The first Super Bowl I remember watching with keen interest was Super Bowl XVI in which Joe Montana led the San Francisco 49ers over the Cincinnati Bengals to begin an amazing run of dominance through most of my formative years.
That dominance defined my sports-watching youth and gilded it with appreciation for such a team that could continually amaze. I knew the 49ers once had losing seasons, I mean, really losing seasons, but it was hard to imagine with how they played the game.
I do remember the Pittsburgh Steelers winning Super Bowls in the '70s and I was a Dallas Cowboys fan for a couple of years when they were "America's Team” and had that red stripe on their helmets to signify such. Please forgive me. I was young. I also remember Super Bowl XV in which the Oakland Raiders beat the Philadelphia Eagles, but for some reason, that became the symbol of the beginning of my interest in foreign policy because I, like most others in the United States, was riveted by the Iranian hostage crisis that had ended just days before. Yellow ribbons were everywhere and I remember feeling joy at the yellow stripes on the players' helmets in honor of those 52 Americans held hostage for 444 days.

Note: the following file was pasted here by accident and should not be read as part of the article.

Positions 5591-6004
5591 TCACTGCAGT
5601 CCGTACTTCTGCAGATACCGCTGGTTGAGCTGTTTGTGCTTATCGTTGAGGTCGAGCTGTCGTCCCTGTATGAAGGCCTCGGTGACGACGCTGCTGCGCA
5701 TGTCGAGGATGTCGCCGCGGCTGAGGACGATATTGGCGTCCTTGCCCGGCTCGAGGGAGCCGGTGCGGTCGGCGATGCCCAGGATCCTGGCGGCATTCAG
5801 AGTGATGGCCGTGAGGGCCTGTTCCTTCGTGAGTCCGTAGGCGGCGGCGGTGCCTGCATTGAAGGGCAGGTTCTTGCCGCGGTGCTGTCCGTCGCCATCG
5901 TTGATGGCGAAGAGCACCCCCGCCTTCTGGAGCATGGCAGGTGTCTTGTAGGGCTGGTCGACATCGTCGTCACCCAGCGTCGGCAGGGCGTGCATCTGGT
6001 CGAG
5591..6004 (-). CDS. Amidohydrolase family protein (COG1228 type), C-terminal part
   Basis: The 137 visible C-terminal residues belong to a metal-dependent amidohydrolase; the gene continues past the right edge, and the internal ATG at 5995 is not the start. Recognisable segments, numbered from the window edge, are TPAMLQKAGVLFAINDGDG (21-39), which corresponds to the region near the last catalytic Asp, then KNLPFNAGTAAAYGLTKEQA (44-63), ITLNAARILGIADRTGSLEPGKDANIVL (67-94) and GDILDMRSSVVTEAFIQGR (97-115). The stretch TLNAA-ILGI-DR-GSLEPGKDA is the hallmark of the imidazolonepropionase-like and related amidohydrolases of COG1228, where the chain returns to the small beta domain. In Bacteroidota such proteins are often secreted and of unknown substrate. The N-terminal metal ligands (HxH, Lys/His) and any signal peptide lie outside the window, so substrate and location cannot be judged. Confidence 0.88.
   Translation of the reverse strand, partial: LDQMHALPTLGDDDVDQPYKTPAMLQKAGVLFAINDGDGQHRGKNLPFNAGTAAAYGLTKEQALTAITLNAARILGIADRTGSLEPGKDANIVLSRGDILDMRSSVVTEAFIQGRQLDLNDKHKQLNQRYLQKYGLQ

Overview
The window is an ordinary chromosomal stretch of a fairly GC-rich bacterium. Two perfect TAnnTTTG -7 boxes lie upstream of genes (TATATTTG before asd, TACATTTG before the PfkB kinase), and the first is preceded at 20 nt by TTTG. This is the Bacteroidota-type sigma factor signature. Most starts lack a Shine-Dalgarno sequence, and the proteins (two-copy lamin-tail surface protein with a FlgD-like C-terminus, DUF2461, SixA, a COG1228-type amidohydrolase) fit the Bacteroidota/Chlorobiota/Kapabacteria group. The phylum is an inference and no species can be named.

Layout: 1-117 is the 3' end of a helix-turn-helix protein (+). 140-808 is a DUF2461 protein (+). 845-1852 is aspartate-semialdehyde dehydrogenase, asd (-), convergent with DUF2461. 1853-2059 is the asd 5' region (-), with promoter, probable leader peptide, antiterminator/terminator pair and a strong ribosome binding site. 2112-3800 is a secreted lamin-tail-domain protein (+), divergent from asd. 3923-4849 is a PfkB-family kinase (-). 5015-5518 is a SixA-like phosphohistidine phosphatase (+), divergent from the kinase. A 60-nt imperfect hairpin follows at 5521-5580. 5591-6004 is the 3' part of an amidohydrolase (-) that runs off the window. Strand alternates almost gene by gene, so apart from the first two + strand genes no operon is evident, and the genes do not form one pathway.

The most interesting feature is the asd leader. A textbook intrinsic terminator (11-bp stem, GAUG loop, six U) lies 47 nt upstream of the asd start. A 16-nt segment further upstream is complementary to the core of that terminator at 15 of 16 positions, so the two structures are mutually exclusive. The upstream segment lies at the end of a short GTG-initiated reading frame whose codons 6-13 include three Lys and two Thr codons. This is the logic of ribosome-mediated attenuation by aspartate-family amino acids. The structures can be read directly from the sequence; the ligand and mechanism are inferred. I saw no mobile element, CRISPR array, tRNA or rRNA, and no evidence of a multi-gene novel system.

But the Super Bowl became something else the following year. That Sunday, I wore my red and gold striped socks because I felt it would bring the 49ers luck. And apparently, it worked. They were victorious and the vibe throughout our neighborhood was electric. There were high-fives, hand slaps, hand shakes and hugs. It felt like a true community. And it began a long string of Super Bow victories of that dynasty. The Bengals, the Dolphins, the Bengals again, the Broncos, then finally, in 1995, the Chargers. Five rings. Five Lombardi trophies.
So it is with great pleasure that I look forward to this Sunday when the 49ers take on the Baltimore Ravens, who I still consider the Browns even though they had to leave all their records in Cleveland when they departed that fine city in 1995. Will this be the beginning of a dynasty? I don't know. But the 49ers were really good for about 15 years, then OK, but then not so good and painfully awful (remember Dennis Erickson? Tim Rattay?) then not so good again for about 15 years. So, a rationale sort may project that they will be really good for at least the next 15 years